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Opening up about your mental health – for 11-18 year olds

A guide for young people on opening up about how you're feeling or what you're experiencing.

Mae'r dudalen hon hefyd ar gael yn Gymraeg. This link will take you to a Welsh translation of this page.

How do I open up about my mental health?

Talking to people who care about you can help you look after your mental health and cope with how you're feeling.

But it might feel scary, or you might not know where to start. You might feel nervous about telling people what's going on, or don't know what to say to them.

We're here to help you find a way that works best for you.

Preparing to open up about mental health

Getting ready to open up

Something that really helped was finding my 'tribe' and people who are interested in the same things that I am, look like me and talk like me – Sola, 18

Why should I open up about how I feel?

It's okay to feel worried about telling someone how you feel, or what you've been going through. But trying to deal with things on your own can make you feel worse.

Talking to someone you trust can help you to:

  • Feel like you're not alone
  • Feel supported by people around you
  • Help other people understand what you're going through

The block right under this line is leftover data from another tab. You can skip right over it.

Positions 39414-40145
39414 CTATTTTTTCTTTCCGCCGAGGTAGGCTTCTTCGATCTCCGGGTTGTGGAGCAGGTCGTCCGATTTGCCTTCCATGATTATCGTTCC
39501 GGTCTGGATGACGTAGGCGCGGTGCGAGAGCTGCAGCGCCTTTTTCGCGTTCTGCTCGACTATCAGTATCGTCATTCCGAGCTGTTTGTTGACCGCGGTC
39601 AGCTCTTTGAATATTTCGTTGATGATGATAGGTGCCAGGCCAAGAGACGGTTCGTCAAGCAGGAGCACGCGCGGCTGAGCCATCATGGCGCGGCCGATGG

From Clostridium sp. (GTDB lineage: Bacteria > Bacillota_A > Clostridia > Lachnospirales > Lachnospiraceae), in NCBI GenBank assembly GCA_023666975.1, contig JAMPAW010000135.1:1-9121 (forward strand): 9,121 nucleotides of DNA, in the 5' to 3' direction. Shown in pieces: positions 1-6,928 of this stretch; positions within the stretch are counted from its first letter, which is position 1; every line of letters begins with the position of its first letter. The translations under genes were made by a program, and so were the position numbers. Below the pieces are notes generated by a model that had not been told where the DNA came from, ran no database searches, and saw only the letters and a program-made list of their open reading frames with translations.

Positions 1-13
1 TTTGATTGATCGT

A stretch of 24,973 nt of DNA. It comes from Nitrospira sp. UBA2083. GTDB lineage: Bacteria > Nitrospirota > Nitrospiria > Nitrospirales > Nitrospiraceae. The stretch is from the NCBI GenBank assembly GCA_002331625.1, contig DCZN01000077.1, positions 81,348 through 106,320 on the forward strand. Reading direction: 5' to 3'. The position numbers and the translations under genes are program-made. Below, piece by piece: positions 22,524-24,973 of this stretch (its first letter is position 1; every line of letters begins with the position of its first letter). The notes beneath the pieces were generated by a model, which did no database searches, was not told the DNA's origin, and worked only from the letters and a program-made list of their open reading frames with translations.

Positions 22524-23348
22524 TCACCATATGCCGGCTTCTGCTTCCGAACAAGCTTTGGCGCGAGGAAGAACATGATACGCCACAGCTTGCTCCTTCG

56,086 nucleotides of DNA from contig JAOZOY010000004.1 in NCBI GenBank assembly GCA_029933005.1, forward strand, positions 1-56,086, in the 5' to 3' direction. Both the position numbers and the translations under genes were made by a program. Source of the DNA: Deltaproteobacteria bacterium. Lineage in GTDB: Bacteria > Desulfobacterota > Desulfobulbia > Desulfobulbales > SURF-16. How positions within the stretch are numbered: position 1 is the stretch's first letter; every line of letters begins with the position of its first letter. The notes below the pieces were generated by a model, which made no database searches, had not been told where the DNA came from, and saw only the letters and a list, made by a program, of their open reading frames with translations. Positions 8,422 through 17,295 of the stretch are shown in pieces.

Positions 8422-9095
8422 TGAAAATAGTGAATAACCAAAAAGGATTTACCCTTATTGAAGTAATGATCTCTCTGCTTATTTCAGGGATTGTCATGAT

• Get support with practical things
  • Find out that other people have been through similar things
  • Find support to help with how you're feeling or what you're experiencing
  • Stop things from getting worse
  • Start to feel better

You might not know what you're feeling or what you want to talk about, and that's okay. For information about how to recognise different feelings, see our page on understanding your feelings.

Opening up to myself was an important first step. Being honest with myself about my feelings and accepting those feelings as valid has allowed me to feel more comfortable about talking to others.

When should I open up about my mental health?

There's no perfect time to open up. You can open up about how you're feeling at any time – you don't have to wait for it to get worse. The sooner you can open up, the sooner you might start to feel better. And it’s never too late to talk about how you feel.

You might want to think about opening up about your feelings or what you're experiencing if you:

  • Are struggling to cope with how you feel
  • Have been through or are going through something difficult
  • Are not feeling yourself
  • Are finding it hard to cope with everyday life
  • Want someone to know how you've been feeling
  • Find that it's affecting your relationships
  • Feel you want or need help

Whatever you're going through, you don't need to cope on your own. We all deserve support.

If you feel like you want to open up about your mental health, we have advice to help you plan what you want to say.

Your feelings will be muddled and you might feel lonely or sad... It's important not to bottle things up because by speaking to others, they can help you to fix the problem – Bear, 12

How do I know who I can trust?

Deciding who to talk to can be hard. Try to think of someone you know who:

  • Is kind, understanding and a good listener